Being mustered out of the service at the close of the war, Superintendent McElroy re-entered college, where he remained for two years. From that time until 1874 he was engaged in teaching in Pennsylvania and West Virginia. In 1869 he was married in Washington county, Pennsylvania, to Miss Agnes C. McFadden, a niece of the celebrated Bishop Alexander Campbell, who was one of the chief founders of the Christian church in America. In the spring of 1874 they moved to Corvallis, Benton county, Oregon. The same year Superintendent McElroy was elected principal of the Corvallis public schools; and in 1875 he was elected to a chair in the State Agricultural College, which position he filled until 1882, when he was nominated by the Republican party of this state, and was elected state superintendent of public instruction by a very large majority. In 1886 he was renominated by his party by acclamation, was re-elected by a handsome majority, and is now serving his second term as state superintendent of schools; and such was his efficiency and popularity that he was during that time twice re-elected without opposition.
Doctor McElroy is now the department commander of the Grand Army of the Republic of Oregon. He is an active and leading Grand Army man, and has held several prominent positions in that order, among them being assistant inspector-general and aid-de-camp on the staff of the commander-in-chief. He is a prominent member of the Masonic order, being a thirty-second degree Mason of the Scottish Rite line, and a Knight Templar. He is also an honored member of the A.O.U.W. and I.O.O.F., and has been for many years a leading member of the Christian church.
The Superintendent now resides in Salem, Oregon, where he and his estimable wife are well known in society, and are prominent in charitable works. They have a family of five children. The superintendent is a man of great activity and practical energy. His oft-quoted motto among his friends is “Work.” He is pre-eminently a worker, and has a high reputation for organizing ability and executive force. He served throughout the entire war. He was a brave soldier, and has a splendid army record; and the Grand Army of the Republic of this department has done itself credit by selecting as its department commander a man who bore a musket in the ranks during the long four years of the Civil war.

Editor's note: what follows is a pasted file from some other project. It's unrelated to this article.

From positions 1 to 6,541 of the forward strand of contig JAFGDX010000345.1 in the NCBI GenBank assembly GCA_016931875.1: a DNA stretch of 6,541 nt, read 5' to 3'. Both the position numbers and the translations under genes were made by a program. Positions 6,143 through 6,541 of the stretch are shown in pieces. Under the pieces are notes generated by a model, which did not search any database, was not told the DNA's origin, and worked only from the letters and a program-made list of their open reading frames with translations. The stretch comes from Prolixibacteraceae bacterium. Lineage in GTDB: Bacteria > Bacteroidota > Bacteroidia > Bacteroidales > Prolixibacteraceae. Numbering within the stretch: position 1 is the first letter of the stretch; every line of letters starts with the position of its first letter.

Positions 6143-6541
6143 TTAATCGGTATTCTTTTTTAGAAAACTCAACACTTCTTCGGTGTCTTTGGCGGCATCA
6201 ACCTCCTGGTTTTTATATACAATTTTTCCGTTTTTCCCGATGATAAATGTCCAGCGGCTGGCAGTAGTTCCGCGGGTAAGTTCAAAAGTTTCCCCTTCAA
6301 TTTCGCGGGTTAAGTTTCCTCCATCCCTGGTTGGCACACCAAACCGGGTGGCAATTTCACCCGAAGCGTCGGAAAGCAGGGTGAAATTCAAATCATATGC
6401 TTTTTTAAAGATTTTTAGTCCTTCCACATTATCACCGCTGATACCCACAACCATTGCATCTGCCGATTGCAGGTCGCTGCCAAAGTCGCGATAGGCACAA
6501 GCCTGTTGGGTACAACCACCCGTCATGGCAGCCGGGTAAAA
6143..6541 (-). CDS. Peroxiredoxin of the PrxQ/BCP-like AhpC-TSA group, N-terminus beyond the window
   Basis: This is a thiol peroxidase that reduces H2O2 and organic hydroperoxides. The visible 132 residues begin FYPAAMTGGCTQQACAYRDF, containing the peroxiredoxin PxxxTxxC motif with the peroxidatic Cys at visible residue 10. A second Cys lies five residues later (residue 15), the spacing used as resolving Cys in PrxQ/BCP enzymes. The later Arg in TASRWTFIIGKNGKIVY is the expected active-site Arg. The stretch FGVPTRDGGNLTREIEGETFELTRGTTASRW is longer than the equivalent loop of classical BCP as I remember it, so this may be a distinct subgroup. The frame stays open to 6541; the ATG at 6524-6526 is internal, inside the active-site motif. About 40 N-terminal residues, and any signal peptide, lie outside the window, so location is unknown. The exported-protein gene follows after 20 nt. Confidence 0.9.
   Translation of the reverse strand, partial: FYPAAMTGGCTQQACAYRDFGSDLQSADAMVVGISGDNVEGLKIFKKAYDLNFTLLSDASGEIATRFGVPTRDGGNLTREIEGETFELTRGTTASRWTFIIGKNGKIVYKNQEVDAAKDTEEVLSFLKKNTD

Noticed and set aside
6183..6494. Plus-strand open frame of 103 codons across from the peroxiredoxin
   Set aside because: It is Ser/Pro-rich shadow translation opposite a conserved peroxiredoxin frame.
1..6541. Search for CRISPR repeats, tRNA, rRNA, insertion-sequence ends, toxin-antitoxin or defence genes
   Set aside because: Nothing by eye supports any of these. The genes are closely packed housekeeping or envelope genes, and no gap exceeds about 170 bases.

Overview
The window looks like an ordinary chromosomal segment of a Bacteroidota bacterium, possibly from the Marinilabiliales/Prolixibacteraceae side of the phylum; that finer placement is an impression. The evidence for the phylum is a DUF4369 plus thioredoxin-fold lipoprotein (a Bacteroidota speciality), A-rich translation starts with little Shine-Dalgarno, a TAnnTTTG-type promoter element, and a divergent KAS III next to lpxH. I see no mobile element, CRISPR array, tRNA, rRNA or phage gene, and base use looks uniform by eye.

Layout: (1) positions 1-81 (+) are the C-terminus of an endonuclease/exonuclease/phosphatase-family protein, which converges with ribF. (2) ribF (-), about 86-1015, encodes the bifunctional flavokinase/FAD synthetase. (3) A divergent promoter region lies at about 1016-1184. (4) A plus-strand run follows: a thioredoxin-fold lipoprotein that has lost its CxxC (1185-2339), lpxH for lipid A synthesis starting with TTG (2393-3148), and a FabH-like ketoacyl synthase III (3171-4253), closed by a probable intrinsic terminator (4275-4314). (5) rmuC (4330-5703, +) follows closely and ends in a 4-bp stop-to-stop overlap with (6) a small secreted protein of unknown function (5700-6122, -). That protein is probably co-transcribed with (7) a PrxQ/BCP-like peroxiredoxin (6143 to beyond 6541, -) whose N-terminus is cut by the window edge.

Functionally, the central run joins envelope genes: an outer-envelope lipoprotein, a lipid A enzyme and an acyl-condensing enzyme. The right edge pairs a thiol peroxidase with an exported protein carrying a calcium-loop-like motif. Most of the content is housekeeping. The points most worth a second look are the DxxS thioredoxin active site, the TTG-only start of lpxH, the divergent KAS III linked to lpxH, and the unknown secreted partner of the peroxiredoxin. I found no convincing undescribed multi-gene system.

During the six years of his administration, a very great advancement has been made in our public school work, chief among which we should mention the admirable system of blanks, registers and reports prepared and established by him; the splendid compilations of school laws; the establishment of the department of appeals and decisions; the uniform and regular issues of circular letters, etc. Indeed, it is questionable if any state in the union has advanced her school interests as rapidly as Oregon within the past six years. Special mention should be made of his active interest in and vigorous efforts, to have our state represented at the national association held last year at San Francisco. The great success of this effort will be remembered by all.
For the year 1889 he has already taken active steps to have our state largely represented at the national association to be held at Nashville, Tennessee. These efforts in behalf of public education and enterprise are appreciated by all. The profession of teaching is being rapidly advanced in our state; and this advancement is very largely due to the continuous encouragement given to our teachers by our active state superintendent. The district and county institute work ahs been regularly and uniformly established by him. This of itself has given a great impetus to educational work. Superintendent McElroy has always been a true friend and vigorous advocate of thorough public education. And throughout the state he has hosts of friends who wish that he may long continue to add to the ability and strength of our public-school system and educational progress generally.